Remember Pablo Villavicencio? The devoted family man? The “model citizen” according to the federal judge who set him free last month (except that he isn’t a citizen; he’s an illegal alien who another judge had ordered deported in 2010)? The martyr, persecuted by Immigration and Customs Enforcement (ICE), who arrested him on an out-standing warrant when he attempted to deliver a pizza to Ft. Hamilton in Brooklyn NY without the required documentation to enter a military base?

Yes, that Pablo Villavicencio.

Well, Pablo didn’t stay out of the news very long. Last week the devoted family man and “model citizen” was arrested by Long Island police on domestic violence charges. The criminal complaint against him alleges that he assaulted his wife, Sandra Chica, during an argument, when things got heated and she tried to call the police.

Villavicencio’s character, aside from the fact that he was in the country illegally, may have played a role in the immigration judge’s decision to issue a deportation order in 2010. But none of that was important to the Abolish ICE movement when they made him their cause’s Joan of Arc.

Back in June, there were tearful vigils held to protest ICE’s “cruelty” for breaking up the Villavicencio household over “minor” facts like violating U.S. immigration laws, being a fugitive from justice, working illegally, etc. Gov. Andrew Cuomo, then facing an Abolish ICE primary challenger (Cuomo merely labeled ICE a “bunch of thugs”), put the full moral weight of the State of New York behind the martyred Villavicencio. “While the federal government continues its un-American assault on immigrants, New York will stand with our immigrant communities and strive to uphold the values embodied by the (Statue of Liberty),” Cuomo declared.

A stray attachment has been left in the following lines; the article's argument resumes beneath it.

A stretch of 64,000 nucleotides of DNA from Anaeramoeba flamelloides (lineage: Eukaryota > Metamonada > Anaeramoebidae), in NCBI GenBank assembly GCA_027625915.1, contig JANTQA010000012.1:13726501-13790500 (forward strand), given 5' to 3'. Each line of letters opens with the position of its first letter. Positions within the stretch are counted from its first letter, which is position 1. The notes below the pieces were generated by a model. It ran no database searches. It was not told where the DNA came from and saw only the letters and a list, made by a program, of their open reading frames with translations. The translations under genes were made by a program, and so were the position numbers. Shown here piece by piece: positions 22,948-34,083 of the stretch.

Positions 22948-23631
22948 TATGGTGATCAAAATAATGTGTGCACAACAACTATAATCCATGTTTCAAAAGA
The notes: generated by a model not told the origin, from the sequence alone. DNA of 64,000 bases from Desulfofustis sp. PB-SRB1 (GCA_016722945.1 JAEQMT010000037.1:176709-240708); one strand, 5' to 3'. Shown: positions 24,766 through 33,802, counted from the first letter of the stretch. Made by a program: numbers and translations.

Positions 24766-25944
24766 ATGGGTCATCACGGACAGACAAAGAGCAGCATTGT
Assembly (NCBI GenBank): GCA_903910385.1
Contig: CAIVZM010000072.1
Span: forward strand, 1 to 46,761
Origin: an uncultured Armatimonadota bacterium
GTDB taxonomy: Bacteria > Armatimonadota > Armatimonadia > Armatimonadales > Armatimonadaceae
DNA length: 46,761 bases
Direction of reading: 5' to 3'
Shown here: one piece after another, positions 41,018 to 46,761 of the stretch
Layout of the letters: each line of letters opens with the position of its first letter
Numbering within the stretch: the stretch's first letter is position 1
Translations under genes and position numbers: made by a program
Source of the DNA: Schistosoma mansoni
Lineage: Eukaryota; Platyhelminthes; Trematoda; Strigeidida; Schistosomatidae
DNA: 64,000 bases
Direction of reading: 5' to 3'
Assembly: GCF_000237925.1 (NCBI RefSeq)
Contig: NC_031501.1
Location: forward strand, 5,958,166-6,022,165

Oh, and the two teams of lawyers who were representing Villavicencio in his righteous struggle against ICE have sent a bill to the federal government for their services: Roughly $190,000. For the record, the meticulous bookkeepers at the law firm of Debevoise & Plimpton want the taxpayers to pony up exactly $139,514.02, while the Legal Aid Society of New York is asking for $69,245.70. (Debevoise & Plimpton is as posh as its name suggests. The firm employs more than 600 lawyers and had revenues of $822 million in 2017.) Justice may be blind, but she ain’t cheap.

Villavicencio is once again in custody, which raises an interesting question. When the protestors gather outside the courthouse for his next hearing, will they be carrying “Free Pablo” signs or “I Believe Sandra” placards?

Ira Mehlman writes for the Federation for American Immigration Reform.



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